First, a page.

I work in a corporate fitness facility that is only open M-F and I am not allowed to train outdoors on weekends due to liability reasons. My client is very aggressive with her weight loss goals, and after a few months with me she decided to add a "bonus trainer" to meet with her on Saturdays. How in the world do I make sure she is getting a well rounded program and plan our workouts properly? This other trainer has an expired cert and is having her do things I don't agree with. Help!
As Carly said…look into finding another outdoor location and/or getting liability insurance which seems beneficial to you and certainly speak with the other trainer. Perhaps he/she could be educated by a brief conversation with you. What about periodization? Client needs, goals, workouts? These are all good reasons to initiate a call. Maybe you could have a meeting of the minds. This is about empowering our clients and helping people meet goals. I would educate (the client) too and eventually it will sink in. Initially some people won’t do much w/o a trainer and then one day they will. Perhaps this person feels she needs that extra day right now to meet her weight loss goals. Rather than look at the “bad” the other trainer may be doing, think how you can both help the client. As for lapsing certification: you haven’t mentioned details but (thinking positively) maybe they are certified in another discipline? I would ask about it.
Another option could be sitting with your client to review her “aggressive weight loss goals” and talk about the PLAN that you have designed for her – educating her to the fact that you actually have a plan to help her reach her goals and it’s not just a plan for the days she’s with you – but also when she’s not – can go a long way to her understanding and trusting you with her fitness plans.
All too often I see women who think working out more and harder is the way to reach aggressive goals – when sometimes that’s causing part of the problem. They are working out harder – not smarter – not resting – not varying. I believe that’s where we come is as the “professional”. Not just writing a program – but creating and imparting a PLAN.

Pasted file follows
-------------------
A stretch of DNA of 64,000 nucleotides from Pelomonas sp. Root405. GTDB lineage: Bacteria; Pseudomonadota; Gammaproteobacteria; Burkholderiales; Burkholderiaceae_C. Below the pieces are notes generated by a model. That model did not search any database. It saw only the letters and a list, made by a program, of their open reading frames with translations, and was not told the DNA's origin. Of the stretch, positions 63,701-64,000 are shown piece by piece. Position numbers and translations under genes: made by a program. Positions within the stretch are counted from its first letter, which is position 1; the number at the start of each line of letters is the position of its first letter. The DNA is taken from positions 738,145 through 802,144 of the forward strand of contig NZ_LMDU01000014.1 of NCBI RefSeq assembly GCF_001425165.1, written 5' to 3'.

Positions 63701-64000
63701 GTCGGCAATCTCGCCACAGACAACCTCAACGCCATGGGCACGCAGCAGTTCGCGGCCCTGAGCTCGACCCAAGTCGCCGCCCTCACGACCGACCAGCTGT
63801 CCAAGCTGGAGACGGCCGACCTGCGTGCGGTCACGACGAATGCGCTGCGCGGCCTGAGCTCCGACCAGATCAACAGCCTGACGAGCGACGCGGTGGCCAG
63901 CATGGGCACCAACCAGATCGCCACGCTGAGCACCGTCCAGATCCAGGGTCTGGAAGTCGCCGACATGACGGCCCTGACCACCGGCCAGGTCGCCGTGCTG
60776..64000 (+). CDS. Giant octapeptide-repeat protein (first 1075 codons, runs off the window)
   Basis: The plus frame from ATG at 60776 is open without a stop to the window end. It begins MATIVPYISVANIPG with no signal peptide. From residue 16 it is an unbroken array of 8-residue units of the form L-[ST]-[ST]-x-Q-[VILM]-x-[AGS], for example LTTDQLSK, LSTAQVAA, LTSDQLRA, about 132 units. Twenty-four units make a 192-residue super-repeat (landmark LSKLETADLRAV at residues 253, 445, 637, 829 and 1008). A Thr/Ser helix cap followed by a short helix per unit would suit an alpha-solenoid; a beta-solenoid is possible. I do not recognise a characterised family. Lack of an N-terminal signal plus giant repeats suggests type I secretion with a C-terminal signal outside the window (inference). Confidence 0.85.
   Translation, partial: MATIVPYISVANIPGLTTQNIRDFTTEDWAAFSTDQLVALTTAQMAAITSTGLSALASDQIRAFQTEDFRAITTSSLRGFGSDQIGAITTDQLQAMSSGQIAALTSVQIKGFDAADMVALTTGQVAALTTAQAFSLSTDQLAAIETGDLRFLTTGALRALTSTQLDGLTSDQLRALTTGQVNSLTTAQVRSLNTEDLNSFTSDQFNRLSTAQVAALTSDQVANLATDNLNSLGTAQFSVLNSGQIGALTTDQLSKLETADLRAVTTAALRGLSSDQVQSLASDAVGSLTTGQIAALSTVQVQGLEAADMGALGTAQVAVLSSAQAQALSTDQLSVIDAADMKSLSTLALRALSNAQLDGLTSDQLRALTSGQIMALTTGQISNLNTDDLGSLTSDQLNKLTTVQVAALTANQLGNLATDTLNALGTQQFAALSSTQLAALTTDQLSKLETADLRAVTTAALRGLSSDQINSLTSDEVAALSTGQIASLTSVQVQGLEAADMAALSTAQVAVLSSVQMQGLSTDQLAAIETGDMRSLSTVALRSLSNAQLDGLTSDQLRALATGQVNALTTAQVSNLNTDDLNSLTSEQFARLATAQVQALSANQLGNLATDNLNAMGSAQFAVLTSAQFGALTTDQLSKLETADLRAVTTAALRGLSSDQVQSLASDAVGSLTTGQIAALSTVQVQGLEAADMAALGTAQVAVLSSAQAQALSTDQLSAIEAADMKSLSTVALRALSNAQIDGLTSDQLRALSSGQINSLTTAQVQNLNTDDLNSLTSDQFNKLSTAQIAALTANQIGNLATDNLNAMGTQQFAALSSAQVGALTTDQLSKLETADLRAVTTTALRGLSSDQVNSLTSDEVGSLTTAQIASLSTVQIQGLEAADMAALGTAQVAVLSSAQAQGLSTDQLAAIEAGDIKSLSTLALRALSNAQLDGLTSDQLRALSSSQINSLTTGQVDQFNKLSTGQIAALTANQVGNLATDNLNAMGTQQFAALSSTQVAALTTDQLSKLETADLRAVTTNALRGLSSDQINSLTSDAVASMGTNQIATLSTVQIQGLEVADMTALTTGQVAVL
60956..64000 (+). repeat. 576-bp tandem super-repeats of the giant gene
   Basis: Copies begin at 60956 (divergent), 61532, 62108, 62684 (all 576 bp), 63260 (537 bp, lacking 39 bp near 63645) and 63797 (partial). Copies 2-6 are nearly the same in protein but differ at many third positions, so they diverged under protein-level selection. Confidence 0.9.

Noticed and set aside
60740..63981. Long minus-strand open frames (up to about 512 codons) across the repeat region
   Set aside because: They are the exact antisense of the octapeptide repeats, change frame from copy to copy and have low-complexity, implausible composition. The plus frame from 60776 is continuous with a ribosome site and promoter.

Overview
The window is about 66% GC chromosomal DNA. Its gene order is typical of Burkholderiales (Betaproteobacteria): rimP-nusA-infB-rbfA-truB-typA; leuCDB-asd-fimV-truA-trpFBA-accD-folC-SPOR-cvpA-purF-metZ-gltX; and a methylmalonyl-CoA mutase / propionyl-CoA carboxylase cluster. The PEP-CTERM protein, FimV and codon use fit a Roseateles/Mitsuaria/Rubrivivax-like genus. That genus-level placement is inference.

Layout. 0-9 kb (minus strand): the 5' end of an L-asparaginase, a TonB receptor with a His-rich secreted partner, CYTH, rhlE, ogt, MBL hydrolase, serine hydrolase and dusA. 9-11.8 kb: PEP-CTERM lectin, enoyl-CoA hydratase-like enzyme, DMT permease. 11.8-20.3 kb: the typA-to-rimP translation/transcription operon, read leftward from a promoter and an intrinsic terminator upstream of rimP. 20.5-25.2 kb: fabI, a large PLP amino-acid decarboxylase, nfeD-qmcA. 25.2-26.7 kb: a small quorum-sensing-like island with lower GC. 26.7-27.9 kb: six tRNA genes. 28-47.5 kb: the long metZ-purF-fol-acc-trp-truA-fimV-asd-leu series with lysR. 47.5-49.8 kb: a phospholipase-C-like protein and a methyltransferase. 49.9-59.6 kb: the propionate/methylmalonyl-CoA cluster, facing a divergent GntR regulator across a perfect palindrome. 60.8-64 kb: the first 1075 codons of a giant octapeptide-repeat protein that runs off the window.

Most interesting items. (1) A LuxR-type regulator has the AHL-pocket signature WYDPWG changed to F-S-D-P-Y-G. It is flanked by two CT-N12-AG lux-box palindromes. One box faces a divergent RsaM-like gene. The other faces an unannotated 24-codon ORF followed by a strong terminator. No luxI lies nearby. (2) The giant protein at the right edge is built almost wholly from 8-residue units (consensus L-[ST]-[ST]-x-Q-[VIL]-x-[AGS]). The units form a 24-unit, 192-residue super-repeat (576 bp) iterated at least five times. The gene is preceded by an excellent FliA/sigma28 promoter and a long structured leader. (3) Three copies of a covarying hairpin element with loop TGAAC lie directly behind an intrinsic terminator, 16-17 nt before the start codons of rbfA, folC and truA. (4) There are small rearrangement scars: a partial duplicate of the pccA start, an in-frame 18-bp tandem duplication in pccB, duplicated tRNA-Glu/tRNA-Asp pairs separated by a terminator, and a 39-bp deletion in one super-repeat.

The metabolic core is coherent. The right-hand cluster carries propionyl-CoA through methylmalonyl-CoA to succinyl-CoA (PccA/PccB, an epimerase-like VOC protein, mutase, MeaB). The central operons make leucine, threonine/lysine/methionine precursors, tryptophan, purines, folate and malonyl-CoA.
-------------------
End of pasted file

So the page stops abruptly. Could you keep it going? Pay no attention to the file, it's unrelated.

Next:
Good point Dennise emphasize rest after intense workouts and resistance training and make sure the other trainer isn’t overtraining her on some of the same exercises you do. Seems like we’re all on the same page break the science down into layman’s terms and make sure she understands how to get the most from each week.
1st, immediately speak with a client, in this situation, about anything you feel is incorrect and/or inapropriate for their given goals. Be able to explain why you feel that way. If your science is accurate then the holes will just magically appear. If this client won’t see the facts, cut them loose! They have just crossed into liability territory and what that other trainer does can be held against you. If they do see the logic but still wish to train with the other trainer then contact that trainer and start forming the most productive collaboration. I know I chimed in late but this is improtant for anyone in this situation to understand
Its your clients choice to do as she wishes on her own time, nevertheless I would cease ongoing training with her. She should decide what is important to her health and wellness and you can help her with her choices.
A. Your certified and the “bonus trainer has an expired certification.
B. Your “bonus trainer” probably has expired or no insurance.
C. You could be held responsible for an injury unknowingly cause by the “bonus trainer”.
D. Conflicts could arise in different training methods that you do not approve.
Give her credit for her enthusiasm and willingness to go the extra mile to achieve her goals however, “more” isnt always better.
Let her know you are not willing to participate in a “dual” training program with a trainer you do not know and let her make her own choice.